The two of fundamental concepts that aspiring stock investors should understand prior to starting their stock market investments are IPO and FPO. FPO is the stock, as opposed to IPO, that investors offer after the initial public offering made to the general public to broaden the company’s equity after the shares of a company in which shares are sold to shareholders.
In this section, we will examine the various aspects of these two stock investment components in order to gain a better stock market exposure.
What FPO means?
Follow on Public Offer, or FPO, is a procedure where A number of corporations, investors, angel investors, and venture capitalists funds when a company is newly formed. But, when the company reaches a larger stage of growth and these funds run out or are insufficient, it will launch an IPO, become publicly traded for the first time, and be listed on exchanges. To be on the spot, the FPO will issue of additional shares by a company next to the initial public offering intended to existing shareholders or capitalists to create more equity of the company at the same time to reduce debt.
By the time more recent shares are created and subsequently sold by the company, the total number of outstanding shares rises, diluting earnings per share. For the long-term objectives of the company and its shareholders, the cash inflow from the sale is typically strategic and viewed favorably.
There are two main categories of FPOs: Dilutive and Non-dilutive.
A dilutive FPO is a capital-raising strategy used by a company. The company’s value remains unchanged despite the issuance of additional shares in the market for public purchase. Companies must be aware of the potential long-term effects of dilutive FPOs on investors, such as lower earnings per share and diluted voting rights. Dilutive FPOs should be used when the company has no other practical options. Dilutionary FPOs may also be detrimental to the company’s standing with investors. Due to this, businesses should exercise caution when pursuing dilutive FPOs and consider alternative strategies. Diluted FPOs should only be used if the company has no other practical options.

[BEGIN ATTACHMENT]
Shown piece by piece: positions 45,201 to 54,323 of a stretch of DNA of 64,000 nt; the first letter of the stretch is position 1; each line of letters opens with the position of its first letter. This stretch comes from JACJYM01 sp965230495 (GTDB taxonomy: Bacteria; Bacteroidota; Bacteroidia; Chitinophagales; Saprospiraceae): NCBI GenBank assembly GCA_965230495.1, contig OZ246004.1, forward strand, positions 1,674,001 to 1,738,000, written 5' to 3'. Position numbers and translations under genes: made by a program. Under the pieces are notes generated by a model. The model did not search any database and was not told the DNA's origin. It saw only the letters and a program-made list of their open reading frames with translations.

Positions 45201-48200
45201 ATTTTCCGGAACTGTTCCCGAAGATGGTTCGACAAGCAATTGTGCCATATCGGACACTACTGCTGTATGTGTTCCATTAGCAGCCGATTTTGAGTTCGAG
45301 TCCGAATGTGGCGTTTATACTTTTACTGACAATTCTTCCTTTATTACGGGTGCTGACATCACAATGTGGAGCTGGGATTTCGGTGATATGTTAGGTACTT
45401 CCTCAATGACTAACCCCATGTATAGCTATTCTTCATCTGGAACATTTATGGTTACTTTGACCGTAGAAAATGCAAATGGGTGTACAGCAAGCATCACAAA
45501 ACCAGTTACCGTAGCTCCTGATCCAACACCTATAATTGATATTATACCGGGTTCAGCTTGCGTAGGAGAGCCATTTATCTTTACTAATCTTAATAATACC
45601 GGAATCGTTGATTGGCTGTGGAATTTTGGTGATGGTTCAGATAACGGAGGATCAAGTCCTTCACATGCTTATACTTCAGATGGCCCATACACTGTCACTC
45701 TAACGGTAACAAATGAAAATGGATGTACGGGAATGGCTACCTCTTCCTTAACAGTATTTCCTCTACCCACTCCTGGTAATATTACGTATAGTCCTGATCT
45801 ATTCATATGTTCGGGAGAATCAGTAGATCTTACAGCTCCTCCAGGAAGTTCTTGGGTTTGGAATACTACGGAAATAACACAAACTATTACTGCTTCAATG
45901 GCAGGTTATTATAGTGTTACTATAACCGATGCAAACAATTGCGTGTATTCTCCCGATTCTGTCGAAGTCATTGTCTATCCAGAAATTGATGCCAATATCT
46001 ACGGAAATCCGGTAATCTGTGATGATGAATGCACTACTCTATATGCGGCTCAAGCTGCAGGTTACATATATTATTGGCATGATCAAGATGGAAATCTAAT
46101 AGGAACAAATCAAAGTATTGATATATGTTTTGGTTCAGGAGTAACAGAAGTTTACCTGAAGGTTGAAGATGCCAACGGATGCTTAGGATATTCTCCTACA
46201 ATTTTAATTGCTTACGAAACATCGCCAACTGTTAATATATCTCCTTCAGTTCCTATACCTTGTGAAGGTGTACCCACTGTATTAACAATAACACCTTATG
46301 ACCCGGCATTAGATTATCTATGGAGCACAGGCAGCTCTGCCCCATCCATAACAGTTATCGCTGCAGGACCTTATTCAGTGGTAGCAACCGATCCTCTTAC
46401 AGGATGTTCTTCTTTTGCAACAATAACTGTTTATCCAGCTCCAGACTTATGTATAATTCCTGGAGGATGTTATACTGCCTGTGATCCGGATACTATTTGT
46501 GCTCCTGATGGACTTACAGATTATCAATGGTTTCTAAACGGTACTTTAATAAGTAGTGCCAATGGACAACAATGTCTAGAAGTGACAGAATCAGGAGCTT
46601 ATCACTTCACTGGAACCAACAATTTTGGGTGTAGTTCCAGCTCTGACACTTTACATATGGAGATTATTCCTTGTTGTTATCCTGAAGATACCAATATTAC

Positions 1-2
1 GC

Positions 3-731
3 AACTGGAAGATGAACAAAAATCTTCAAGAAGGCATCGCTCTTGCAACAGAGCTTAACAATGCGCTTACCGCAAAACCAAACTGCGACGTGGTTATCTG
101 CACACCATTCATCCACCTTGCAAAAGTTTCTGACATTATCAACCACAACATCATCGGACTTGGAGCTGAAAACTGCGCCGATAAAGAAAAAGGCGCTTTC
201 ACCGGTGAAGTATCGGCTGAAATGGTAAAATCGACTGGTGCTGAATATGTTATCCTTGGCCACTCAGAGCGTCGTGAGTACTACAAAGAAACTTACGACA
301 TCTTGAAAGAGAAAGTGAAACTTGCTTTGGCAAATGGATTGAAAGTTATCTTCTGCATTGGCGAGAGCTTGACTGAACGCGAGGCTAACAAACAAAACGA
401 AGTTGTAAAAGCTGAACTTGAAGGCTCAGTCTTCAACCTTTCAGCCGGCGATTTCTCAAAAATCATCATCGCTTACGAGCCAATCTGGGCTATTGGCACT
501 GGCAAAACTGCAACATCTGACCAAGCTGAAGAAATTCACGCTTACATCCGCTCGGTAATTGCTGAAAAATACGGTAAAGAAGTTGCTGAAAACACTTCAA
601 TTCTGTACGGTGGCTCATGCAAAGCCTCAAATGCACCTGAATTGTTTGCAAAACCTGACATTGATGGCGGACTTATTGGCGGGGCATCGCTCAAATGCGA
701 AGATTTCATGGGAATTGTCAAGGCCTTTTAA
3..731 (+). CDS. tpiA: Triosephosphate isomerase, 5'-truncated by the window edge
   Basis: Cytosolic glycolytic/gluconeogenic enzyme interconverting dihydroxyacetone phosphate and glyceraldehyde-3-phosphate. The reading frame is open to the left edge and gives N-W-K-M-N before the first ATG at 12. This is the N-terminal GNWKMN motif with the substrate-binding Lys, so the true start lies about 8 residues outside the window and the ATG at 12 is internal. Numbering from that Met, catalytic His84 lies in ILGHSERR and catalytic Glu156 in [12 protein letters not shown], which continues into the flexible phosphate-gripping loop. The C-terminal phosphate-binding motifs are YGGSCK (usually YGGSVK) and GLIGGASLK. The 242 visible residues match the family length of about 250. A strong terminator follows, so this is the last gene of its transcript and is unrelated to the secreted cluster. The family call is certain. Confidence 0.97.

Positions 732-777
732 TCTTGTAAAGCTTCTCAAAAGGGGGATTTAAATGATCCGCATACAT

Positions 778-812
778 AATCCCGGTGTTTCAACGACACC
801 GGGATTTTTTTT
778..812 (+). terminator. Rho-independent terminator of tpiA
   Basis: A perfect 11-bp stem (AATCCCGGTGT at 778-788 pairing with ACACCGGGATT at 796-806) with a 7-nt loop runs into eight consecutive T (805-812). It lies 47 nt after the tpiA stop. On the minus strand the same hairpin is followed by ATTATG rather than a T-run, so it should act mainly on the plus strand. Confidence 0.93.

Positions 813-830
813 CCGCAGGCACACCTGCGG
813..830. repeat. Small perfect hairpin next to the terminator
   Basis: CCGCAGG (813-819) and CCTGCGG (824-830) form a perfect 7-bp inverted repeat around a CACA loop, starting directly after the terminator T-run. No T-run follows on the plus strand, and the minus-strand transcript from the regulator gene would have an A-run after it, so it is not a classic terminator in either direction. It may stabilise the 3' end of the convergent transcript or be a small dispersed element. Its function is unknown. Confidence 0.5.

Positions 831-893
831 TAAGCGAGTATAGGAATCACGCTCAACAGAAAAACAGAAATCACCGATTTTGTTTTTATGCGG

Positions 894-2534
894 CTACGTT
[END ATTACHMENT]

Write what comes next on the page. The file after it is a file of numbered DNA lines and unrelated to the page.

Non-dilutive follow-on public offerings take place when insiders (such as venture capitalists) or company directors looking to diversify their holdings offer to sell privately held shares. This method, apart from a diluted IPO, does not change the number of shares issued by the company.
When exchange-listed companies sell freshly issued shares into the secondary trading market through a designated broker-dealer at current market prices in order to raise capital, this is referred to as a follow-on public offering (FPO), also known as an At-the-market offering (ATM) or controlled equity distribution.
How does an FPO work?
Using a follow-on public offering, a business can raise money for future ventures and expansion plans. Initial Public Offering (IPO) refers to the first time a company makes its equity available to the public, however that, Follow-on Public Offer refers to the process a company uses to raise additional capital after an IPO after a period of time (FPO).
If a company wants to increase the public shareholding in the business, one of the main justifications for having a Non-diluted FPO is that. A higher public shareholding encourages greater public involvement, which improves price discovery for the shares. For these reasons, investing in an FPO is less risky than doing so in an IPO. An FPO application process resembles an IPO application process. Orders are placed through your broker in this manner.
A Few Illustrations on FPO
Many companies have raised capital through FPOs after an IPO. In a recent example, the Adani Enterprises (AEL) disclosed its decision to forego the fully subscribed Follow-On Public Offer (FPO). AEL claimed that by returning the FPO proceeds, it was defending the interests of its investor base in light of the unprecedented circumstance and the current market volatility.
What is the difference between IPO and FPO?
IPO and FPO are contrasted with one another using a variety of parameters in the sections that follow:-
- A follow-on Public offering (FPO) is when a business issues extra shares to potential investors or current shareholders after an IPO in order to increase equity or lower debt. In contrast to IPO, when a company reaches a more advanced stage of growth and these funds exhaust or are insufficient, it will initiate an IPO.
- An IPO’s price can either be fixed or variable as a range, whereas an FPO’s price is market-driven and based on the number of shares.
- Depending on the type of FPO it is, an IPO’s share count may alter, either going up or down. The share capital increases in a non-dilutive FPO and decreases in a proceeding-through-the-listing FPO because the company decides to issue new capital to the public for its listing.
- FPOs are less expensive because the value of the company listing its shares is further diminished, whereas IPOs are frequently more expensive to execute.
- An FPO is issued by an already listed company, whereas an IPO is issued by an unlisted company.
- FPO are less risky than IPOs because investors are more informed about potential future outcomes in FPO because the company is already publicly traded.
The next step will be determined by your risk tolerance and goals. An FPO is typically a safer bet for inexperienced and individual investors. An IPO investment requires more research than an FPO because you must first understand the fundamentals of the company. But if you are a long-term investor with a healthy appetite for risk and confidence in the company, you should consider investing in an IPO. Despite the fact that risk and returns do correlate, risk and returns play a significant role in the differences between FPO and IPO.